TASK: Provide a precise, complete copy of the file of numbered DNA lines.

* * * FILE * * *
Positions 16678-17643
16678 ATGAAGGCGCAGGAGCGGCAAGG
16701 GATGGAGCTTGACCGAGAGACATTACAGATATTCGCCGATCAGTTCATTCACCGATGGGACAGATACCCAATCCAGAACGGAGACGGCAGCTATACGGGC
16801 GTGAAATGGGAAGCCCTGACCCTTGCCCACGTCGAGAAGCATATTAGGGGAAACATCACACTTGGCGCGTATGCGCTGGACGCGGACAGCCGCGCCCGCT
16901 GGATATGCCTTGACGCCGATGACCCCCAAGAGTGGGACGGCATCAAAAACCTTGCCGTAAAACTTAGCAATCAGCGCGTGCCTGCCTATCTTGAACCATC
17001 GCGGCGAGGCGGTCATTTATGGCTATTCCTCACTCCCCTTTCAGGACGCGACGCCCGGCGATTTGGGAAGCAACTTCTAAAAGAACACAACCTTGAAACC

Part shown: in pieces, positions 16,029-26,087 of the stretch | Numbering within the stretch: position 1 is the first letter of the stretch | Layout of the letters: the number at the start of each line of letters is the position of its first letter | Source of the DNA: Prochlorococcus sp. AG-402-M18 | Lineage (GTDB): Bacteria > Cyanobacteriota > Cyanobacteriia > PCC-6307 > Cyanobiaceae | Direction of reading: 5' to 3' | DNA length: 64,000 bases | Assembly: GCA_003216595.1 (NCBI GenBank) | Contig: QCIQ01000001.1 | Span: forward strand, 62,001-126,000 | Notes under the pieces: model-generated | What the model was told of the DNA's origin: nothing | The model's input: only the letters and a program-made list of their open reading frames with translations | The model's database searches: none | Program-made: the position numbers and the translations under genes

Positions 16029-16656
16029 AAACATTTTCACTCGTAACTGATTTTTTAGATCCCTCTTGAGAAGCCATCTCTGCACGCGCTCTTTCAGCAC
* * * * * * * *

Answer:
Positions 16678-17643
16678 ATGAAGGCGCAGGAGCGGCAAGG
16701 GATGGAGCTTGACCGAGAGACATTACAGATATTCGCCGATCAGTTCATTCACCGATGGGACAGATACCCAATCCAGAACGGAGACGGCAGCTATACGGGC
16801 GTGAAATGGGAAGCCCTGACCCTTGCCCACGTCGAGAAGCATATTAGGGGAAACATCACACTTGGCGCGTATGCGCTGGACGCGGACAGCCGCGCCCGCT
16901 GGATATGCCTTGACGCCGATGACCCCCAAGAGTGGGACGGCATCAAAAACCTTGCCGTAAAACTTAGCAATCAGCGCGTGCCTGCCTATCTTGAACCATC
17001 GCGGCGAGGCGGTCATTTATGGCTATTCCTCACTCCCCTTTCAGGACGCGACGCCCGGCGATTTGGGAAGCAACTTCTAAAAGAACACAACCTTGAAACC

Part shown: in pieces, positions 16,029-26,087 of the stretch | Numbering within the stretch: position 1 is the first letter of the stretch | Layout of the letters: the number at the start of each line of letters is the position of its first letter | Source of the DNA: Prochlorococcus sp. AG-402-M18 | Lineage (GTDB): Bacteria > Cyanobacteriota > Cyanobacteriia > PCC-6307 > Cyanobiaceae | Direction of reading: 5' to 3' | DNA length: 64,000 bases | Assembly: GCA_003216595.1 (NCBI GenBank) | Contig: QCIQ01000001.1 | Span: forward strand, 62,001-126,000 | Notes under the pieces: model-generated | What the model was told of the DNA's origin: nothing | The model's input: only the letters and a program-made list of their open reading frames with translations | The model's database searches: none | Program-made: the position numbers and the translations under genes

Positions 16029-16656
16029 AAACATTTTCACTCGTAACTGATTTTTTAGATCCCTCTTGAGAAGCCATCTCTGCACGCGCTCTTTCAGCAC